My first somewhat successful effort this year was a shot of a Common Green Darner (Anax junius) patrolling above one of the paths at Occoquan Bay National Wildlife Refuge last Friday. As you might suspect, getting the moving dragonfly in focus is one of the biggest challenges, because the subject is too small for the camera’s autofocus to engage. Sometimes I will focus manually as I track the dragonfly and sometimes I will use a zone focusing technique in which I preset the focusing distance and wait (and hope) for the dragonfly to fly into the zone.

A near impossible task? It certainly is, but I enjoy the challenge the way that its pursuit confounds observers—one such observer watched me closely for several minutes on Friday and couldn’t figure out what I was trying to photograph.

Common Green Darner

© Michael Q. Powell. All rights reserved.

 

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Dragonflies are one of my favorite subjects to photograph and each spring I eagerly await their reappearance. Yesterday I captured my first image of one this season, a beautiful Common Green Darner (Anax junius) that I spotted at Occoquan Bay National Wildlife Refuge.

Common Green Darners are a migratory species and the ones that we see in early spring, like the one in the photograph, probably flew here from somewhere further south. Once they arrive, they have a series of tasks to accomplish—they mate, lay eggs, and die. The next generation of Green Darners will emerge in a few months and fly south in the autumn. That generation will die in the south and the following generation will fly north in the spring.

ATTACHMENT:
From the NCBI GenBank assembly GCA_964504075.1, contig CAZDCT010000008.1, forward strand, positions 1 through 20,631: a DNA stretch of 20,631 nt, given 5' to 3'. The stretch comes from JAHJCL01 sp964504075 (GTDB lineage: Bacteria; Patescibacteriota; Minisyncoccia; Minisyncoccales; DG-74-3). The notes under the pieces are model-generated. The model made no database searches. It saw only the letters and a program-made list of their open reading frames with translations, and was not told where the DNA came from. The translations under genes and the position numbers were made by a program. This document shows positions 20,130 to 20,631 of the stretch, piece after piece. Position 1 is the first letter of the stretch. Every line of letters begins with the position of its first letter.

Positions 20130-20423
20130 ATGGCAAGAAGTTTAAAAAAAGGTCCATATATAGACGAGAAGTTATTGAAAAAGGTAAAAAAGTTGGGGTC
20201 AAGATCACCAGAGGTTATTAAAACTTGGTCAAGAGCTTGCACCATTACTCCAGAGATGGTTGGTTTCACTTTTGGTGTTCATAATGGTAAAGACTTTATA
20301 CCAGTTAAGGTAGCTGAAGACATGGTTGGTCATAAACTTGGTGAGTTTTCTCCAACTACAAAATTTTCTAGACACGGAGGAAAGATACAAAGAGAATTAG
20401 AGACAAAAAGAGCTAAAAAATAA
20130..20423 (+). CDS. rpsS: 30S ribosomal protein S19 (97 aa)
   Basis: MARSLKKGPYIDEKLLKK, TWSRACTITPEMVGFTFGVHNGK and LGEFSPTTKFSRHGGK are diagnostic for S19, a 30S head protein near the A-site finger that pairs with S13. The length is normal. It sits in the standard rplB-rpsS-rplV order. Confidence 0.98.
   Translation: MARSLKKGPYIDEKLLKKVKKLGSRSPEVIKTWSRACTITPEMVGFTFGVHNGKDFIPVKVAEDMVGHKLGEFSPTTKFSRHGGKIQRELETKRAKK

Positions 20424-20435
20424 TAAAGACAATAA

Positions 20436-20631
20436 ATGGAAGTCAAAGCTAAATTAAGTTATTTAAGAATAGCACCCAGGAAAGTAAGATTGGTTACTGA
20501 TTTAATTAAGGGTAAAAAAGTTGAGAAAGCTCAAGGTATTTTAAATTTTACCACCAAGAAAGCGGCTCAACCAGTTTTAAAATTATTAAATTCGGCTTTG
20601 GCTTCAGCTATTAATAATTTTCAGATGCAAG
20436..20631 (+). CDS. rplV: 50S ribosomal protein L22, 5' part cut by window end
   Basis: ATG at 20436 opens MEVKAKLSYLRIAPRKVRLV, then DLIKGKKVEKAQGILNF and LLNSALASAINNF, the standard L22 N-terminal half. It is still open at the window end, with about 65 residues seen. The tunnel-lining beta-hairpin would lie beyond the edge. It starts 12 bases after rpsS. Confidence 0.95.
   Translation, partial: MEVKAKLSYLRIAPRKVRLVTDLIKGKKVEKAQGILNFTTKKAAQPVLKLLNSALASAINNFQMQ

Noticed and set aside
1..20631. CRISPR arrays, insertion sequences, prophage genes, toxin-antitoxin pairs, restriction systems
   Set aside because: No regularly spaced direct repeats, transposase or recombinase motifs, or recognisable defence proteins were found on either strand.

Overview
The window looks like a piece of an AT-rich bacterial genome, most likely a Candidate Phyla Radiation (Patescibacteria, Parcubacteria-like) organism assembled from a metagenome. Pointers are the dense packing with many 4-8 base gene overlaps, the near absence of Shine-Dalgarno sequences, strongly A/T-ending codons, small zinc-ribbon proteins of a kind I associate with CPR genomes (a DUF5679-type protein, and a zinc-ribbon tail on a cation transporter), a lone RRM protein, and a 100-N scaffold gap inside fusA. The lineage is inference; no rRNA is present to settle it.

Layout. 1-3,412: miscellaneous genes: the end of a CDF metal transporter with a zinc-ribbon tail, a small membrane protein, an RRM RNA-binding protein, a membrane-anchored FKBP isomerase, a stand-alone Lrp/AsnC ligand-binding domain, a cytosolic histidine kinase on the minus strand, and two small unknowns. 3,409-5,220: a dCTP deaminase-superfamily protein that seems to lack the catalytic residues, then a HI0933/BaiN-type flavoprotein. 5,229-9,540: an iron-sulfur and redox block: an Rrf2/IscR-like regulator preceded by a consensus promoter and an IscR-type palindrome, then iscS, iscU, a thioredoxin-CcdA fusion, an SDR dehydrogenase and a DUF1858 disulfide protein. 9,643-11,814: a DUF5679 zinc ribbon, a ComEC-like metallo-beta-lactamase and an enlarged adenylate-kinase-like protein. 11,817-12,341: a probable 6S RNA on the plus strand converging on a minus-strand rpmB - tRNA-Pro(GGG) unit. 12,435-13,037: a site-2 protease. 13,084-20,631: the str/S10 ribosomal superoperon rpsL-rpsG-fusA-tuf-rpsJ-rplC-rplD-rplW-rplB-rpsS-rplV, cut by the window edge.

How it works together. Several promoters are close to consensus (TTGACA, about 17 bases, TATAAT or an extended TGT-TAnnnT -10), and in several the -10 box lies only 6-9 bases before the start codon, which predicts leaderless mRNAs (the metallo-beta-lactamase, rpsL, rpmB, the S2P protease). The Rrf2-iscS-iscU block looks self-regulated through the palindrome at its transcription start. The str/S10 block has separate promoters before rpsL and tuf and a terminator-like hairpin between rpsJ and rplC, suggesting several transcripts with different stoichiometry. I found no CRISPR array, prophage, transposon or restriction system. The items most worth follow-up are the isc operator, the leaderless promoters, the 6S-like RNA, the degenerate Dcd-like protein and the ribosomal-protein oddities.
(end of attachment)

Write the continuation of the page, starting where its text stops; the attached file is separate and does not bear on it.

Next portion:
What an amazing life cycle!

Common Green Darner

© Michael Q. Powell. All rights reserved.

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On Monday at Occoquan Bay National Wildlife Refuge I was thrilled to spend some time hanging out with this Common Green Darner dragonfly (Anax junius). The range of colors on its body is so remarkable that I almost couldn’t believe my eyes when I zoomed in on it. An expert in a dragonfly forum on Facebook noted to me that the dragonfly is a teneral one, which means that it has only newly emerged. That would account for its relatively pale, almost pastel coloration and the perfect condition of its wings. If you click on the image, you can see even better some of the remarkable details of this dragonfly, like the colorful pattern on its “nose.”

The beautiful dragonfly was hanging vertically only a few inches above the ground, in a pretty safe location. I kept my distance as I took some photos and departed quietly, conscious of the fact that a dragonfly is fragile and vulnerable at this early stage of development. It remained in place as I slowly slipped away.

Green Darner

© Michael Q. Powell. All rights reserved.

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Now that the weather is warming up, I am searching in earnest for dragonflies, one of my favorite subjects to photograph. I am still having difficulties locating native-born species, but fortunately there are some migratory species in the area. Yesterday I spotted this Common Green Darner (Anax junius) dragonfly couple in tandem, with the male holding on as the female deposited her eggs in the floating vegetation.

In some dragonfly species the male will hover above the female as she oviposits, but in others, like the Common Green Darner, the male remains attached. I suspect that this method is one way of ensuring that the eggs that the male has fertilized are deposited before the female hooks up with another male.

Common Green Darner

Common Green Darner

© Michael Q. Powell. All rights reserved.